If the range is same as you had specified, that means the secondary AP is assigning dynamic IPs in an appropriate range.

Restricting the Guest access

However, even now, the guest accessing your home network from the secondary AP will have access to resources of the primary network. That means all network shares, networked printers; network devices, etc. will remain visible to your guest.

But, if you wish that your guests should have access of these, then you need not do anything more. But if you want that your guests shouldn’t have access to these, then there is some more settings you need to set.

• Navigate to Administration -> Commands

• Here, you will see an area labeled “Command Shell.”

• Paste the following commands, (minus the # comment lines)

o #Removes guest access to the physical network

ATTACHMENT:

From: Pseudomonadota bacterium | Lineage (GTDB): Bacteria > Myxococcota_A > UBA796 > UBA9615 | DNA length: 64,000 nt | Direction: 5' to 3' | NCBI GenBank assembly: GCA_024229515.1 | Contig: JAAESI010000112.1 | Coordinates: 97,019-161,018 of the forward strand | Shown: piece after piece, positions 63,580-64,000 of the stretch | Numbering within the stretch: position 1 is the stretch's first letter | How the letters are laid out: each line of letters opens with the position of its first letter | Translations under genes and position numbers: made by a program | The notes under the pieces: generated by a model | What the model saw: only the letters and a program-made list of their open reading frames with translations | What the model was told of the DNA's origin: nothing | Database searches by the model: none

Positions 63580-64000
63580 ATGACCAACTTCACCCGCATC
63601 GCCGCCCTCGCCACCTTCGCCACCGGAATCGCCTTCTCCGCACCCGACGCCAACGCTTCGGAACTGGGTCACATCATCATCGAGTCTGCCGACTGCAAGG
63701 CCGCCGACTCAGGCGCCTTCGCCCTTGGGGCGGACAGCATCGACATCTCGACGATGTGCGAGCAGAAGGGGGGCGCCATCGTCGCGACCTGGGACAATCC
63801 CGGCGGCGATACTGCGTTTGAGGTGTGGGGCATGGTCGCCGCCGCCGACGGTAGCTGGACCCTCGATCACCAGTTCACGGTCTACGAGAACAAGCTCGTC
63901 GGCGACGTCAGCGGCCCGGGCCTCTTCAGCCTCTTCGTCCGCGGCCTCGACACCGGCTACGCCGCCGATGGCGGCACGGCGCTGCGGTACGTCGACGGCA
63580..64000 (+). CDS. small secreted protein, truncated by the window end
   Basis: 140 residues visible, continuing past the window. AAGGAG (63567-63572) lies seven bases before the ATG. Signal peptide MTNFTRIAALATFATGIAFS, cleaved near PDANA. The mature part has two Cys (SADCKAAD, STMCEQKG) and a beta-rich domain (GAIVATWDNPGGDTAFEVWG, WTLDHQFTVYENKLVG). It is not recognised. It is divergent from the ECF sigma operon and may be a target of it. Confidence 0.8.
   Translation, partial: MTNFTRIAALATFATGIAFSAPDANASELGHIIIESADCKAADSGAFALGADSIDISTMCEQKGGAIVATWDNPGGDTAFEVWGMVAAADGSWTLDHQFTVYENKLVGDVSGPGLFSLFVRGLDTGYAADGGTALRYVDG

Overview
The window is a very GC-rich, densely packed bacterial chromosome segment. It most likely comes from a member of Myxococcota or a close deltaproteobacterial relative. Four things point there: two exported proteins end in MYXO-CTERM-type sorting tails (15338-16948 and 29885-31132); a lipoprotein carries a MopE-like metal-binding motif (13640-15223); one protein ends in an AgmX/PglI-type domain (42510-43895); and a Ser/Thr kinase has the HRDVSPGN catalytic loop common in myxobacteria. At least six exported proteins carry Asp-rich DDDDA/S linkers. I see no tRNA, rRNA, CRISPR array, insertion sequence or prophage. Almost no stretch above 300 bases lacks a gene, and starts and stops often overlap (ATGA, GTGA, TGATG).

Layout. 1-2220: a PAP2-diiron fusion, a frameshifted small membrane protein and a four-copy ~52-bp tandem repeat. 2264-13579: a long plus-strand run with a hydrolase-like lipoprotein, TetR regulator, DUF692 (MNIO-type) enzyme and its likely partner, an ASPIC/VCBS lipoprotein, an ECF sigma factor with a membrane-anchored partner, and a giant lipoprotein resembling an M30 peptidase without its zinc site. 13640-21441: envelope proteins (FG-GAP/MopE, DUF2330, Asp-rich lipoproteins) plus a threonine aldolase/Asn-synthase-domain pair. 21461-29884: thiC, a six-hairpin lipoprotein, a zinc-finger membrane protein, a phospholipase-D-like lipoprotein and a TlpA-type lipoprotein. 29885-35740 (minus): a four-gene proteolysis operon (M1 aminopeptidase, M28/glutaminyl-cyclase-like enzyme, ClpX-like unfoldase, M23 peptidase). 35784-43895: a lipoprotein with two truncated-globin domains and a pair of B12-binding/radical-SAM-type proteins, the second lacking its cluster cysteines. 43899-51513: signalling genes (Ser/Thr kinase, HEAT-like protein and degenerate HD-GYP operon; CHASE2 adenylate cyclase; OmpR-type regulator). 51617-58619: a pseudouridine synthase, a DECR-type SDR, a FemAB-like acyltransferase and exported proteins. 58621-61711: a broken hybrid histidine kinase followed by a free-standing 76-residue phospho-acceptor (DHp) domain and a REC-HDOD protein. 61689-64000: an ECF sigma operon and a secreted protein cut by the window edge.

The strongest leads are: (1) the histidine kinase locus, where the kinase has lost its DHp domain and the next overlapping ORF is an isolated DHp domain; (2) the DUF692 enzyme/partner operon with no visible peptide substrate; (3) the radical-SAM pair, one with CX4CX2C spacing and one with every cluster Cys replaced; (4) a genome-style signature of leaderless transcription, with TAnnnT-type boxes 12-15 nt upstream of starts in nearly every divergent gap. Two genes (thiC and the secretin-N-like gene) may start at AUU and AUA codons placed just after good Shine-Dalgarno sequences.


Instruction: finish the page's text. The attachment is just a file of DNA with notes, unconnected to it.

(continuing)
o iptables -I FORWARD -i br1 -o br0 -m state –state NEW -j DROP

o iptables -I FORWARD -i br0 -o br1 -m state –state NEW -j DROP

o Remove guest access to the router’s config GUI/ports

o iptables -I INPUT -i br1 -p tcp –dport telnet -j REJECT –reject-with tcp-reset

o iptables -I INPUT -i br1 -p tcp –dport ssh -j REJECT –reject-with tcp-reset

o iptables -I INPUT -i br1 -p tcp –dport www -j REJECT –reject-with tcp-reset

o iptables -I INPUT -i br1 -p tcp –dport https -j REJECT –reject-with tcp-reset

• Click “Save Firewall”

• Reboot your router.

That is a bit long and complicated procedure but worth conducting, if you care about your networking privacy and Wifi security. Although, your guests or friends are not hackers but why take a chance, when you can play safe.